Marcos Breton: Now's the time to detect land mines in arena deal

02/29/2012 12:00 AM

04/18/2013 7:45 PM

It's not over yet.

Despite the high- fiving going on all over Sacramento, there is still no legally binding agreement with detailed points between Sacramento, the Kings and developers seeking to build a downtown arena.

There is a "framework" for a deal, of which we know little. There was a photo op celebrating a tentative agreement between Mayor Kevin Johnson, the Kings owners and NBA Commissioner David Stern. There is good reason for Johnson to feel proud for getting to this point.

You know what KJ has shown? He doesn't need a ballot initiative to grant him powers to be a "strong mayor." He's been a strong mayor by stopping the Kings from relocating and leading a community effort behind the idea of an arena that would lift a dead spot in downtown and secure the future of the Kings.

In doing so, KJ has been charismatic, shrewd and inclusive.

If KJ adopted this attitude on every city and regional issue, there would be no stopping him.

But is this arena deal done? No way. In fact, we've reached a dangerous portion of this saga because while almost everyone is celebrating and thinks it's over, we still don't know what "it" is.

Quite frankly, this is where cities such as Sacramento can get in huge trouble by agreeing to as-yet- undefined deal points that risk financial exposure.

We need specifics. How is the revenue at the new arena going to be split? How will the city replace the $9 million in parking revenue that will be funneled into the arena? Shouldn't someone raise concerns about the viability of Kings owners who already had a lot of debt and seemingly will take on even more to remain Kings owners? Going forward, do the Maloofs have the capacity to put a good product on the floor?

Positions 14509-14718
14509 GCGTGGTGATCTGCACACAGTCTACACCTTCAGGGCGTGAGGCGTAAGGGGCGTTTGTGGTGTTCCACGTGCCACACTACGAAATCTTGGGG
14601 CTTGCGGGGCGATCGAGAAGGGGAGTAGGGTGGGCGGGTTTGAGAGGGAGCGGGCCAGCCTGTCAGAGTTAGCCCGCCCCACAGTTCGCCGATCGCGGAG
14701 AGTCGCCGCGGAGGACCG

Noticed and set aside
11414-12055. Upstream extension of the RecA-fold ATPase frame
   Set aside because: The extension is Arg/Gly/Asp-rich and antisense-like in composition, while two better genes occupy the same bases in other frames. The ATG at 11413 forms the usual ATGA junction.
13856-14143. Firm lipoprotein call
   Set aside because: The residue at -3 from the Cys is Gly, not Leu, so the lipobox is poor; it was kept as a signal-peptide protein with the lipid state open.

That's a significant question, because a ticket surcharge will help pay for the arena, but if people don't buy tickets, how do you pay for the arena? And who is on the hook if people don't buy tickets because the Kings are still in last place in 2015, when the new arena is scheduled to open?

With the right terms, an arena could be great for Sacramento. On Monday, I stood in the downtown railyard, in the spot where a new arena would go, and was reminded how wasteful it's been to let the gigantic railyard property sit empty all these years.

That piece of dirt is a symbol of a city – and a region – that could be more than it is.

But we'll never reach that potential unless KJ, City Manager John Shirey and the media pay close attention to the details.

The city has to be willing to assume some risk for a bigger payoff.

But protecting the general fund and identifying and avoiding the hidden land mines of concealed costs and odious lease points?

That job remains far from complete.

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